LARB on Stanislaw Lem, devourer of encyclopedias
AT LAST WE have it in English. Summa Technologiae, originally published in Polish in 1964, is the cornerstone of Stanislaw Lem’s oeuvre, his consummate work of speculative nonfiction. Trained in medicine and biology, Lem synthesizes the current science of the day in ways far ahead of most science fiction of the time.
His subjects, among others, include:
- Virtual reality
- Artificial intelligence
- Nanotechnology and biotechnology
- Evolutionary biology and evolutionary psychology
- Artificial life
- Information theory
- Entropy and thermodynamics
- Complexity theory, probability, and chaos
- Population and ecological catastrophe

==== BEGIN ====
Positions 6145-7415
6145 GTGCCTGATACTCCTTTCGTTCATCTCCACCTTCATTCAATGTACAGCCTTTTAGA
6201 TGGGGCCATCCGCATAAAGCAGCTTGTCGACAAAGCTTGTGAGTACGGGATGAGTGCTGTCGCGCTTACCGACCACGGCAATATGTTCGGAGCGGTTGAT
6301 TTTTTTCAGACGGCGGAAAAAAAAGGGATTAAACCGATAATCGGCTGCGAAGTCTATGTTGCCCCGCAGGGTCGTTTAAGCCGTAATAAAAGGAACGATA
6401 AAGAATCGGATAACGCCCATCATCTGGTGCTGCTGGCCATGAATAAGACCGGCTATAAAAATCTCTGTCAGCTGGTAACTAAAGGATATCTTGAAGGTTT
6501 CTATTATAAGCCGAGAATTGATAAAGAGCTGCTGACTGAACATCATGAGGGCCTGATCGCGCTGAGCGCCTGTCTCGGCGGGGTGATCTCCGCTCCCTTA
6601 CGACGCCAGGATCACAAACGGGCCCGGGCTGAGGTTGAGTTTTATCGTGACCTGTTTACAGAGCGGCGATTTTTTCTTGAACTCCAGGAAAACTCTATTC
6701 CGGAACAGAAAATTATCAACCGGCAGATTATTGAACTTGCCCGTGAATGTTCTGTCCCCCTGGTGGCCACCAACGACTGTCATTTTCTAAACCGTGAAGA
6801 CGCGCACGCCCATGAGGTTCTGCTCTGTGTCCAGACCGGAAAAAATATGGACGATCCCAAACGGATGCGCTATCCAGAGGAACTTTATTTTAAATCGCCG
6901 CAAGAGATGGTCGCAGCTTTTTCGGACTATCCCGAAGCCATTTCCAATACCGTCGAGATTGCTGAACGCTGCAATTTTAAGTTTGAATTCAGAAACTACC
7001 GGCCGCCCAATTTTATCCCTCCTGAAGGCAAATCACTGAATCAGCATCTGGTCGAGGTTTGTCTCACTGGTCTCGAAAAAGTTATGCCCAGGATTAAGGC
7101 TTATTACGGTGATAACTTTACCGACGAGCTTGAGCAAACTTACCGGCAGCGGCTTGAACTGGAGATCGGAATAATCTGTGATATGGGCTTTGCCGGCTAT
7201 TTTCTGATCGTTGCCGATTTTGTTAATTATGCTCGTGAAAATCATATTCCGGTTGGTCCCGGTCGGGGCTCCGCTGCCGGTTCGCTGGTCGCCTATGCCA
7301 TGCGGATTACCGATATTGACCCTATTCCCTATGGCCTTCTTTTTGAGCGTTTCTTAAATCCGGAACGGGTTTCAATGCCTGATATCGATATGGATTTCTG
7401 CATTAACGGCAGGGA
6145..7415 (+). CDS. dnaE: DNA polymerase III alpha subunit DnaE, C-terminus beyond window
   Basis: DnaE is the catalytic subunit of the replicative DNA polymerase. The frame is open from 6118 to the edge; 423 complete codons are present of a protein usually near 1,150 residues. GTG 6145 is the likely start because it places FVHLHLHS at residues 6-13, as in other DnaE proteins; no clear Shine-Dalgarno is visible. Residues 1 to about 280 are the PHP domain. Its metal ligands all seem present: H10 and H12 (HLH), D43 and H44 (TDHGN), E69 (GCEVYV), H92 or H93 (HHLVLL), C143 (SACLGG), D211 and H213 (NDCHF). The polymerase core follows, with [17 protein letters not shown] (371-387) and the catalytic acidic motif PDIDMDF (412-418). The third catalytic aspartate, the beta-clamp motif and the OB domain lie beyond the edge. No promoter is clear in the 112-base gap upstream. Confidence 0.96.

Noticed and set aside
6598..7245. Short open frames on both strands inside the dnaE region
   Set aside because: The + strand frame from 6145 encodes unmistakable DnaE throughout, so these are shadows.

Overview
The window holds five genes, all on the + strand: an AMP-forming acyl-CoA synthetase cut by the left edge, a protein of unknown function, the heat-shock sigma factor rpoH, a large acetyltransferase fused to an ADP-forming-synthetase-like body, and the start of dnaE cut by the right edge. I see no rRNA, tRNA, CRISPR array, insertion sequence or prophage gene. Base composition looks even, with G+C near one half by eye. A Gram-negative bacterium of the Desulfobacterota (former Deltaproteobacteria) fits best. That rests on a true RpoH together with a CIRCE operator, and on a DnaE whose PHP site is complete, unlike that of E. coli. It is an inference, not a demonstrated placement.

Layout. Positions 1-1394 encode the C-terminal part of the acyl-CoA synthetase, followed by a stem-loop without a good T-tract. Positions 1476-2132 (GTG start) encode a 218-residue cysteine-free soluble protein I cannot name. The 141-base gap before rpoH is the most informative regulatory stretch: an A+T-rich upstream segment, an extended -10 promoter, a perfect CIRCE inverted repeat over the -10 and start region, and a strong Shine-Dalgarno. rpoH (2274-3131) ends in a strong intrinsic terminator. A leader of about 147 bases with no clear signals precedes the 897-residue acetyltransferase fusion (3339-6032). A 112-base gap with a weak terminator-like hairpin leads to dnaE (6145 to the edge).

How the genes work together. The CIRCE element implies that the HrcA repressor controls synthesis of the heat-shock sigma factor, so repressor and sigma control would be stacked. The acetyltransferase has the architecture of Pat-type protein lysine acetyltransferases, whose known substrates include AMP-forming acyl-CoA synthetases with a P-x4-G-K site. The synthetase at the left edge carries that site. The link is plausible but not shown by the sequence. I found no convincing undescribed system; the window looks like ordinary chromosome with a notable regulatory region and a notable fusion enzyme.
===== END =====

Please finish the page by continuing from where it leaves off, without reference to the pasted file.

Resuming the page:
- The “singularity” and “transhumanism”
Lem was one of the very few thinkers at the time to examine these burgeoning subjects in the context of both the humanities and the social sciences. Yet despite the far-ranging explorations, Lem tempers his speculations with a de-romanticized and often grim view of humanity. Indeed, part of Lem’s genius was his keen awareness that the possibilities of science and the possibilities of humanity do no more than scarcely overlap, and so our investigations must be conducted with our limited vantage point in mind.